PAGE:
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Miyazawa Kenji’s frame of mind as teacher and its relevance for playwright of the time

  • 日本硏究
  • 2020, (52), pp.149-179
  • DOI : 10.20404/jscau.2020.02.52.149
  • Publisher : The Center for Japanese Studies
  • Research Area : Humanities > Japanese Language and Literature
  • Received : December 31, 2019
  • Accepted : January 29, 2020
  • Published : February 20, 2020

park kyoung yeon 1

1단국대학교

Accredited

ABSTRACT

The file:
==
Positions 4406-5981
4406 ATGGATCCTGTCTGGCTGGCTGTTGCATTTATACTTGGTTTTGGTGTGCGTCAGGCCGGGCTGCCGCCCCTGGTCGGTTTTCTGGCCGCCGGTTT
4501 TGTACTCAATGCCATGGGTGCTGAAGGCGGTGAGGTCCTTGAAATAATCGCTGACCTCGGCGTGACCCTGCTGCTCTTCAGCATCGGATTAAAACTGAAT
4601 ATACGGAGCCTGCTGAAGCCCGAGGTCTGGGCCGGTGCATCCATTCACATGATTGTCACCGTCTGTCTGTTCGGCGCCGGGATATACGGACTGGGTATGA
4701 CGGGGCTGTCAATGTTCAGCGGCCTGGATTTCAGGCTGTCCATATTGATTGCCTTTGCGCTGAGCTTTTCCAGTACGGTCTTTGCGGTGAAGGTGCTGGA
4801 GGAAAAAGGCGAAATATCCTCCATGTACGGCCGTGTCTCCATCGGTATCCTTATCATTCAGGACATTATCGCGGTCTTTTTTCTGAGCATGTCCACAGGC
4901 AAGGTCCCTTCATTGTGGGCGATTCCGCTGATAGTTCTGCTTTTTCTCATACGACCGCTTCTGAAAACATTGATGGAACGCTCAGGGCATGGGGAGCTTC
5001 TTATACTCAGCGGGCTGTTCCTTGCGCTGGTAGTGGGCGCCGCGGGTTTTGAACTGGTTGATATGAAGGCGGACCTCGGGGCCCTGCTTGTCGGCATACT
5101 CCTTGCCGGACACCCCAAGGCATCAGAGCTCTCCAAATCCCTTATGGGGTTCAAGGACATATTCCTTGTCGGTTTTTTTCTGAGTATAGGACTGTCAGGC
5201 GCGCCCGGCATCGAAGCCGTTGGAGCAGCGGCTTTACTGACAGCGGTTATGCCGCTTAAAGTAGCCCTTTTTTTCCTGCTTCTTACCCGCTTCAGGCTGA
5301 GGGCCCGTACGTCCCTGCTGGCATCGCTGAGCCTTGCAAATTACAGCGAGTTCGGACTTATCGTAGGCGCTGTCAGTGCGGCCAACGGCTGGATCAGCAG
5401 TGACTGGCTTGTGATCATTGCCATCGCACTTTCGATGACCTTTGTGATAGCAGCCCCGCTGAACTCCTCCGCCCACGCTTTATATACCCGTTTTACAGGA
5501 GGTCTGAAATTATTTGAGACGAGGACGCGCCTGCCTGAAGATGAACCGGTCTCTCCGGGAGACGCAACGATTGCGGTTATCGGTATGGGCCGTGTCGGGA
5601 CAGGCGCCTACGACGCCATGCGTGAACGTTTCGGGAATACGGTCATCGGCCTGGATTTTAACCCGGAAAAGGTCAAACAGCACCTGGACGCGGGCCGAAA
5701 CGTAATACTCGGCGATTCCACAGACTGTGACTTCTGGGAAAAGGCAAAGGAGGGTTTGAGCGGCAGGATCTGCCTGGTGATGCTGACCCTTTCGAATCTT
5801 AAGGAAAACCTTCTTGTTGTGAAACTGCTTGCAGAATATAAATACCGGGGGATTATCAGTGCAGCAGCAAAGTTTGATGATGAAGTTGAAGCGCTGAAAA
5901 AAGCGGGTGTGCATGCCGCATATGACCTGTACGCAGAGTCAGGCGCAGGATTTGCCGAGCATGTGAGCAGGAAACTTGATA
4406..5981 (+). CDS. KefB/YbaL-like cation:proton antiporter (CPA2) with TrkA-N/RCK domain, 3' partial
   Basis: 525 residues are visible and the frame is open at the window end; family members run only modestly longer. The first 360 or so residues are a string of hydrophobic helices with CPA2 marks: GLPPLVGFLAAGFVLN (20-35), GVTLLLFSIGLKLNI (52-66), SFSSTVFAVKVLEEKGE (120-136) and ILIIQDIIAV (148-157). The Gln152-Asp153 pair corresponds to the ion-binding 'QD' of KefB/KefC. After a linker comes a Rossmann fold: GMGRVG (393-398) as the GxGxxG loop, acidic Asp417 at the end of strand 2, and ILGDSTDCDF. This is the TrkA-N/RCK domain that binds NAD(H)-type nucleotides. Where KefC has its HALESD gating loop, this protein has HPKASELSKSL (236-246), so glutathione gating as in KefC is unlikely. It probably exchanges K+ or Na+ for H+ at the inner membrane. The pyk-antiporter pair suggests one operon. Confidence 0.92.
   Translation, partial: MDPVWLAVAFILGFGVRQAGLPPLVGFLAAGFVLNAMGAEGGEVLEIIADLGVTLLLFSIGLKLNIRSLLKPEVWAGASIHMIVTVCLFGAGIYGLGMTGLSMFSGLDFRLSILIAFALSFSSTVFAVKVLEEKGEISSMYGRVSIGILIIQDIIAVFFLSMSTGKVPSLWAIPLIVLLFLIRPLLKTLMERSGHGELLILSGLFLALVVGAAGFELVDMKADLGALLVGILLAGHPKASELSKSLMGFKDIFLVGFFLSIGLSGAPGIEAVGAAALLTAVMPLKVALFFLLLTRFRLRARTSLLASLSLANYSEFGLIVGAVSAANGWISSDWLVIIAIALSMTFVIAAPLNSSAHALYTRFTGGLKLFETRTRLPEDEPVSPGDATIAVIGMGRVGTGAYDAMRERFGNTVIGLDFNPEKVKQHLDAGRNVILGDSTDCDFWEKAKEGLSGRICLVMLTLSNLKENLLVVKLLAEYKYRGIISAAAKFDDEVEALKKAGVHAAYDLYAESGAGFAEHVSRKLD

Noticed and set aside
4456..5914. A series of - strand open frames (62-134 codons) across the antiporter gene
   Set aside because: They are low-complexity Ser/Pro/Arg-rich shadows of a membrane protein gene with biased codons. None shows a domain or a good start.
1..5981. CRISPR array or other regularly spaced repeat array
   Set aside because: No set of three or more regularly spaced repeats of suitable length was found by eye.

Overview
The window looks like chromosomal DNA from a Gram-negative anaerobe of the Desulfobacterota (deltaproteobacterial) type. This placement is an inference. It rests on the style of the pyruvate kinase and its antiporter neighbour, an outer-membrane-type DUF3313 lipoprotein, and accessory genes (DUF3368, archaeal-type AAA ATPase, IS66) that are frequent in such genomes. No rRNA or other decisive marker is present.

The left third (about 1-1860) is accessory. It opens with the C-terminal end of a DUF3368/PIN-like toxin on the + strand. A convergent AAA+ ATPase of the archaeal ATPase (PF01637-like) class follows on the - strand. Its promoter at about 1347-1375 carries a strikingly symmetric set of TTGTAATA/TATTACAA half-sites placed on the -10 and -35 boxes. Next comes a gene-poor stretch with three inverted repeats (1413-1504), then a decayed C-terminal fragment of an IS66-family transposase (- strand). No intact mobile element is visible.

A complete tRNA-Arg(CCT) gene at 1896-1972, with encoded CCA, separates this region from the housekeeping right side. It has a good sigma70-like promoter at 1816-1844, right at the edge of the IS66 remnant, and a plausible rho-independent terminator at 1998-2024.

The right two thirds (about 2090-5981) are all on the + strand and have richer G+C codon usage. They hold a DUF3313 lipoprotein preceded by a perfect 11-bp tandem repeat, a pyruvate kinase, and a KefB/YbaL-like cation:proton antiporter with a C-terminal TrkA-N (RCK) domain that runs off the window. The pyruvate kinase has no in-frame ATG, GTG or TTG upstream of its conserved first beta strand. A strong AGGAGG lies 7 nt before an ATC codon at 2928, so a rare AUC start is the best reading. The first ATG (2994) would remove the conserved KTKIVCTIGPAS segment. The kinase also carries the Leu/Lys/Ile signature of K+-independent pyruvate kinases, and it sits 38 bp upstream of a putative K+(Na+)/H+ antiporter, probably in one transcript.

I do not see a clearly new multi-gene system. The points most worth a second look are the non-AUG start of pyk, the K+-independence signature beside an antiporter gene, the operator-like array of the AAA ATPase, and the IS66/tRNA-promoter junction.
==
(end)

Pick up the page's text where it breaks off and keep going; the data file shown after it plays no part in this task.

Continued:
The about 4 years of teaching was the period when Kenji got fascinated over the interests of his own while teaching various subjects. Though teaching he was able to make use and display his interests and capabilities in geology, pedology, botany, mathematics, astronomy, English, and so on. It was during this period when he was prolific in writing as well as got interested in playwrights. This research examines the teacher Kenji’s frame of mind on the basis of playwrights he wrote to be put on the stage together with his students. It investigates the process of him becoming a peasant activist from a teacher through examining the four playwrights「Hunger Camp」,「Square of Poran」,「Plant Doctor」, 「Daneyamagahara’s Night」 representing his consciousness and inner world after having become a teacher. Reflecting the phases of the times, 「Hunger Camp」 describes the dilemma which soldiers faced and that medals stand for and emphasizes the importance of productive agricultural activities as well as seeks after their means over nonproductive wars. 「Square of Poran」 contrasts Dr. Yamaneko, the symbol of the urban culture, with the youth through the banquet as a mise-en-scène. A peasant’s speech paves a way to discovering the true value of peasants, agriculture, and the mother nature. 「Plant Doctor」 emphatically expresses Kenji’s helplessness through a plant doctor. In spite of the doctor’s mistakes caused by impotence, peasants are contrastively good-natured. 「Daneyamagahara’s Night」 describes the hero’s conflicts between development and conservation of the nature at the age of disposal, expresses concerns over developments of the nature leading to disastrous consequences of its destruction and empathy into the nature. In all the four playwrights mentioned above, Kenji emphasizes the importance of peasants and agriculture through a variety of stage sceneries reflecting the phases of 1920’s. The importance, furthermore, is directed to the nature’s grandeur and gratitude to God. This paper reveals the characteristics of Kenji’s playwrights set in the phases of the time, his consciousness revealed as a teacher, his euphemistic depiction of the reality that wars cannot sustain life, and a fresh interpretation of dramatis personae and reality of the time.

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